Now we have all those lines straight lets use them to make some ace compositions!...

We ♥ thirds! This section is where having your grid turned on will really pay off! "The rule of thirds" has been around for ages, and it's stuck around for good reason - it makes images awesome! It's been used in art and design to make eyes happy for years. For some magical reason, our eyes just really love things being divided into thirds, we will show how this works in the slideshow below...

Each of the lines in the grid represent a third of the frame vertically and horizontally. These lines are great for placing lines within the photo along. The circles where the third lines intersect are the points where the human eye feels the most comfy, so these are the zones that are awesome to place your subject within the frame.  Using thirds makes the image really dynamic and directs your eye around the frame.

The photo above is thirds central! Kate saw this cool old building, then noticed the cute nonna walking into the scene from the right. She composed the scene, then waited till the nonna hit that third line - bam! It works especially well because she is framed by that blank part of the wall behind her. Not only is the cute nonna hitting a third zone, but the line of the second floor is going across the third line on the grid, and the tree is cutting through one of the points where the lines intersect - see what we mean about thirds central?? Using thirds is an amazing way of directing the eye to the most important part of the photo when there is heaps going on within the frame. Rather than wandering around looking for the point of focus, using thirds takes your hand and leads you to it.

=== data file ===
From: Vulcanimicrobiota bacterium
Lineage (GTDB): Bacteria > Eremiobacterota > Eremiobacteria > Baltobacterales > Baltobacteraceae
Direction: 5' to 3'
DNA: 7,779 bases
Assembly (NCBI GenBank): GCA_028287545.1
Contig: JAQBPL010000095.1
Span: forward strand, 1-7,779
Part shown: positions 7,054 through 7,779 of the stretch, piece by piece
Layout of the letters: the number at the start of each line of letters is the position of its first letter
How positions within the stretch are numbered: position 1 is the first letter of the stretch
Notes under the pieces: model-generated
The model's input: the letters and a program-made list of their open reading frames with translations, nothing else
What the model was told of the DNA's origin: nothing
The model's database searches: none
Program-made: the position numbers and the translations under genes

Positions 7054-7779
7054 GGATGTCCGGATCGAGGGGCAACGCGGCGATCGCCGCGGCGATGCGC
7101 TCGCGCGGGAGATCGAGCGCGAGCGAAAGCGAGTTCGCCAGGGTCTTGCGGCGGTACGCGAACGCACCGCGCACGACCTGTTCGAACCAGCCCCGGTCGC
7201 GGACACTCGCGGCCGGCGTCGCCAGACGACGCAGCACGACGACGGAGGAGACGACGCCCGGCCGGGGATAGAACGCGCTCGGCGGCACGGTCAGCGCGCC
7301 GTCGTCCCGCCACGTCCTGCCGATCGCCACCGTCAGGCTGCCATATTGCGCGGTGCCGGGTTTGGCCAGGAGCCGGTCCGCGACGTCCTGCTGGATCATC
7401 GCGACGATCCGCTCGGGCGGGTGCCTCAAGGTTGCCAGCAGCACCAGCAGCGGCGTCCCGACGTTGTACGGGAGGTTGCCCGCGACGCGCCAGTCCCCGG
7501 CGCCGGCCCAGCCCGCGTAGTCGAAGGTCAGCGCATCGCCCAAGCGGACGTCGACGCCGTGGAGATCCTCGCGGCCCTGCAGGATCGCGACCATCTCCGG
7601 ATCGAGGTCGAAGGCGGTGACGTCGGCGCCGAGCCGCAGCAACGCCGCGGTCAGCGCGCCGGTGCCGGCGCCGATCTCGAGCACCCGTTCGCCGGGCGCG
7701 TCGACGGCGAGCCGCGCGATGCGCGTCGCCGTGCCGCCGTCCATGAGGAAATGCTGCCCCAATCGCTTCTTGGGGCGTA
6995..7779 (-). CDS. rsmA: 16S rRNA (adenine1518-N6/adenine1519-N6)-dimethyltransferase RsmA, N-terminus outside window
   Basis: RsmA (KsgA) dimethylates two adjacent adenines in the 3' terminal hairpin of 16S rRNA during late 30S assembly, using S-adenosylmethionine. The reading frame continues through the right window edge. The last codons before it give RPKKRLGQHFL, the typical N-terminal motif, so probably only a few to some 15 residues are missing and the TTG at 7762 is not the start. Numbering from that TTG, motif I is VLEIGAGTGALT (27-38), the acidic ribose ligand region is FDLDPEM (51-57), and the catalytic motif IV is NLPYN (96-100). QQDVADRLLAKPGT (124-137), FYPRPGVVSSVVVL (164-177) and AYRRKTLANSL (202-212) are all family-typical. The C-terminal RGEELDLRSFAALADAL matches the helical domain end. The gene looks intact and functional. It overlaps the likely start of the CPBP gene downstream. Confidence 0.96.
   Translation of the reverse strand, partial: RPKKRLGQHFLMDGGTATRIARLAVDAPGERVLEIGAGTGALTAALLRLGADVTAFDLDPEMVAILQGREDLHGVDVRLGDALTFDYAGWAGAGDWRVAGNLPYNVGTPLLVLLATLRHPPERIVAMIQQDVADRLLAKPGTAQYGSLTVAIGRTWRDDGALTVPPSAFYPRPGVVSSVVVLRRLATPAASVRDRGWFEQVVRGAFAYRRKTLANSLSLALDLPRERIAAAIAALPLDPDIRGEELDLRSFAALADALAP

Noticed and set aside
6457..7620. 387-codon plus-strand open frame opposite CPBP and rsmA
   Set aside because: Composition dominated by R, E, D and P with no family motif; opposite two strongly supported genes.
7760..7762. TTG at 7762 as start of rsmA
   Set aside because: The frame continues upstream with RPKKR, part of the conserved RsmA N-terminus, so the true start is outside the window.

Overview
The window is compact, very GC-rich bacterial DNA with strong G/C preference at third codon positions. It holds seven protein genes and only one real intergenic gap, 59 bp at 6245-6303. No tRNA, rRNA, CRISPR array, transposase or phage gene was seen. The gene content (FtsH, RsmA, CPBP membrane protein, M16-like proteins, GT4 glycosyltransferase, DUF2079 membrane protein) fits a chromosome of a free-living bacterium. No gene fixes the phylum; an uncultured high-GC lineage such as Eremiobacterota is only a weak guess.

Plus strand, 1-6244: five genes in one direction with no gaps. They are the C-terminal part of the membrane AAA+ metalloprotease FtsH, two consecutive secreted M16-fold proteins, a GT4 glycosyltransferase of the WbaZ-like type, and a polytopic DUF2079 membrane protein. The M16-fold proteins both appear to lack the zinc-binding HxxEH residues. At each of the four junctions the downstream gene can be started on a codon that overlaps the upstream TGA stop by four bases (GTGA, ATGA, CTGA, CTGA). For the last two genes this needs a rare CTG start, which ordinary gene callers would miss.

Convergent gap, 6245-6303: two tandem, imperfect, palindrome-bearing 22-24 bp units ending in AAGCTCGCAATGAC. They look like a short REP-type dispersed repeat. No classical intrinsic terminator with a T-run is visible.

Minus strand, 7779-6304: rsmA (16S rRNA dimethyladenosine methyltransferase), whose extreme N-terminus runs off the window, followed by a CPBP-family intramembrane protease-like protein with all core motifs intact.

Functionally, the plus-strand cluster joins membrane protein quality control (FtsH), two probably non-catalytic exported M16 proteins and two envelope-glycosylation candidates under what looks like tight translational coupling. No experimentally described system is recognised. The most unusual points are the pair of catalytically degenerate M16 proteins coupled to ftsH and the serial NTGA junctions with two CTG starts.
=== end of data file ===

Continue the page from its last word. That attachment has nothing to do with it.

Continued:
Third lines are our fave place to put the horizon line in our photos. The bottom third line is just so grounding and makes the scene a nice place to be in. In the photo above, the leading line of the path brings your eye right up to that comfy zone where the third lines intersect, and the hill cuts straight through it. You don't have to be pedantic about everything touching those points exactly, you can just aim for around about the points and your photos will look ace! Using thirds becomes second nature after a while, we didn't realise how third obsessed we were until we started laying these grids over our photos for the Photo School slideshow examples! 

Got sunsets? Desert skies? Any time we want to emphasise how big and amazing the sky is, we chop that bottom third in half and use a half of a third (or a sixth for you maths people!) We used the half of third method heaps when we traveled to Uluru last year. All those big desert skies were begging us to! 

This is another textbook thirds example! Horizon line on a third? Check! Point of focus on a thirds zone? Check! Uluru leads the eye straight down to that bottom right third zone, then the little tree on the right and the log leading in from the bottom keep your eye from ever leaving! 

Sometimes the third zone is more about a point of focus, rather than placing the subject on the point exactly. In the above photo, the dad and baby are looking in towards that top right third zone, directing the viewers eye to that point. The cute little family take up two thirds of the photo and the one third of negative space on the left gives them some lovely breathing room... ahhh.